Even a light dusting of snow can add a little romance and interest to a view that you’ve seen on many occasions, but many people find it difficult to photograph. This simple guide to photographing snow will set you on the road to perfect pictures.
01 Increase the exposure
Because snow is white, it has the potential to confuse your camera’s exposure metering system, making snow look grey and the whole scene becomes gloomy. That’s because your camera is programmed to make subjects a mid-tone and you need to tell it to increase the exposure.
If you’re using your camera’s scene modes, switching to Snow or Beach mode will usually do the work for you. If you’re shooting in Aperture Priority or Shutter Priority mode, however, you’ll need to use the exposure compensation control to increase the exposure a little. You may need to increase it by as much as a stop (1EV).
If you’re shooting in Manual exposure mode, simply set exposure settings that the camera’s exposure system indicates will overexposure the image.
The aim is to make the snow look white but without burning it out. The best way to make sure you’ve not lost all the highlight detail is to activate the highlight warning (if your camera has one) and keep an eye on the histogram view. If there’s a big peak at the very right end of the graph, or the highlight warning is flashing over large areas of the screen when you review your image, you need to reduce the exposure slightly.
02 Shoot raw files
As a rule, we’d recommend that you shoot raw files as they give you the maximum amount of data for making exposure and white balance adjustments, but this especially advisable with photographs of snow.
03 Use Auto White Balance
Most cameras’ Automatic White Balance systems do a pretty good job in snowy conditions, but if you don’t like what you’re camera is producing, try the Sunny/Daylight setting. If images look a bit too blue, switch to the Flash setting.
If you’re shooting raw files, you can easily correct any mistakes with a click of the White Balance correction tool in your raw editing software.
Under clear skies, shadow areas reflect the blue sky, so they can look very blue. If you don’t like it, you can try reducing the blue saturation of those areas when you process the image, but making wholesale adjustments can result in yellow snow in the sunlit parts, and nobody wants that.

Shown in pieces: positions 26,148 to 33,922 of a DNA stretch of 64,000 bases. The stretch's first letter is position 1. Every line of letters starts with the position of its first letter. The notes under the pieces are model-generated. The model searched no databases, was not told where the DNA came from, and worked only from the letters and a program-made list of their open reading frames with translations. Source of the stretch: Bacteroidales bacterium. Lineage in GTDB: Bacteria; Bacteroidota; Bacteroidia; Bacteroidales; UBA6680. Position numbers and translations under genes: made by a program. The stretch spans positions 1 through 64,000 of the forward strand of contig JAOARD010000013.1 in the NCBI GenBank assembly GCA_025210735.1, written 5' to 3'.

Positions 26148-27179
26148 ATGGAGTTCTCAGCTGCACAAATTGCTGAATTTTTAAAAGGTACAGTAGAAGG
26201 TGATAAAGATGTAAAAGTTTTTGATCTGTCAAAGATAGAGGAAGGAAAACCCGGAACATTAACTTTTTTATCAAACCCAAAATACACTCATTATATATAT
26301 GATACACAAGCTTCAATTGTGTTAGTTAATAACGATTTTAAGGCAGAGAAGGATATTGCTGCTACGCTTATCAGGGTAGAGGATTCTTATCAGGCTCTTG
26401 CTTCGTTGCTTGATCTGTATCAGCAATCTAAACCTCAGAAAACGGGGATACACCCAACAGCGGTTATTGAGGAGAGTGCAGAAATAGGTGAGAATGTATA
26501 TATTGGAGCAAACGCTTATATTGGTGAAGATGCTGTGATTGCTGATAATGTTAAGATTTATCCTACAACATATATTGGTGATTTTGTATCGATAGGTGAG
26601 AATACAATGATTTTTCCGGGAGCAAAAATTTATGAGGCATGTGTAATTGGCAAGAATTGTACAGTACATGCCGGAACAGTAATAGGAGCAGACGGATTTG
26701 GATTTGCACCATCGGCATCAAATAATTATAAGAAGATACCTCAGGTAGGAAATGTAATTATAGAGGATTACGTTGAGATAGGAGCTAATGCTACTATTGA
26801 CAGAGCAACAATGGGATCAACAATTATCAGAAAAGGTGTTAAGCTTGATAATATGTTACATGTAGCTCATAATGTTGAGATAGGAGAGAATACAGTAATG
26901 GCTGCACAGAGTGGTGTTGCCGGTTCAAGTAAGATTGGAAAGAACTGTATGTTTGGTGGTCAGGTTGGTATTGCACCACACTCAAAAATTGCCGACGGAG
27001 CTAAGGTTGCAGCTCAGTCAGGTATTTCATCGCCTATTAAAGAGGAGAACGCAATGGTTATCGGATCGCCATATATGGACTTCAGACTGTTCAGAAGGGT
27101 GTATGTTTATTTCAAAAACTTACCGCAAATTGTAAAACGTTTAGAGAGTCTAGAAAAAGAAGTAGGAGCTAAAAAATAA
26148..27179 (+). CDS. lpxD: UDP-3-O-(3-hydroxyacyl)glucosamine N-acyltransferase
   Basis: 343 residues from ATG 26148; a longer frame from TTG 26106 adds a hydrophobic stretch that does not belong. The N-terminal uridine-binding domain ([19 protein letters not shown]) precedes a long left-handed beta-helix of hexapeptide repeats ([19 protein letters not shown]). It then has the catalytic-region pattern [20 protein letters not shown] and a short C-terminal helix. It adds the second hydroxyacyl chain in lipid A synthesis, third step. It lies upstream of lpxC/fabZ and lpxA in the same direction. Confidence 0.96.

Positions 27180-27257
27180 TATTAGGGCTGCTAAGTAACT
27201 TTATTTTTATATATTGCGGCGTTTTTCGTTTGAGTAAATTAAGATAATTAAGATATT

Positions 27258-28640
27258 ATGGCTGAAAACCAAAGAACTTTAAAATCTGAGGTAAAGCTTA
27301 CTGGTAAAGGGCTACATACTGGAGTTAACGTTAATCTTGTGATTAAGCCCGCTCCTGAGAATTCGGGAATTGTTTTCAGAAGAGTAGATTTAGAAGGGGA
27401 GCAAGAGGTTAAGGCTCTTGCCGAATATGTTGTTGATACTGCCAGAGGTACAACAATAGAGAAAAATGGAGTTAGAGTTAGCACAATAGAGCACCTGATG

04 Keep Batteries Warm
Cold weather slows the chemical reactions that are required to keep your camera’s battery working. If you’re going to carry your camera for a while before taking any photos, pop it in your bag to keep the cold at bay. Also, carry spare batteries in an inner pocket to keep their temperature up.
05 Carry a Lens Cloth
Snowflakes seem to defy gravity and have magical lens detecting powers, so carry a lens cloth to give the front element a wipe on a regular basis.
06 Mind Your Footprints
Have a good look around the scene before you go marching into it. Once you’ve walked into the shot you can’t go back and remove your footprints.
07 Use your manual mode
Many of us use our camera’s Aperture Priority mode when shooting wide landscapes, but snowy vistas can be a bit tricky. All that bright light reflecting off the snow can be a bit much for your camera, and it will compensate for it by giving you a darker image with less impact.
Taking manual control over the exposure lets you fine-tune for the conditions and capture bright whites that really evoke the sense of being there. And to that end…
08 Protect your camera from condensation
Coming in from the cold, your camera can be prone to condensation. The way to keep your camera condensation-free is to seal it inside a Ziploc bag, ideally with a couple of silica gel sachets, when you’re outside.
Then when you go inside the condensation will form on the outside of the bag rather than the inside of your camera. Let the camera come up to room temperature before opening the bag.
How to Photograph Snow: Summary
- Increase the exposure with exposure compensation
- Shoot raw files for easier adjustment
- Use the Auto White Balance setting for white snow
- Keep batteries warm so they last
- Carry a lens cloth to keep the front element clean
- Mind your footprints
- Avoid condensation by putting your camera in a Ziploc bag before going in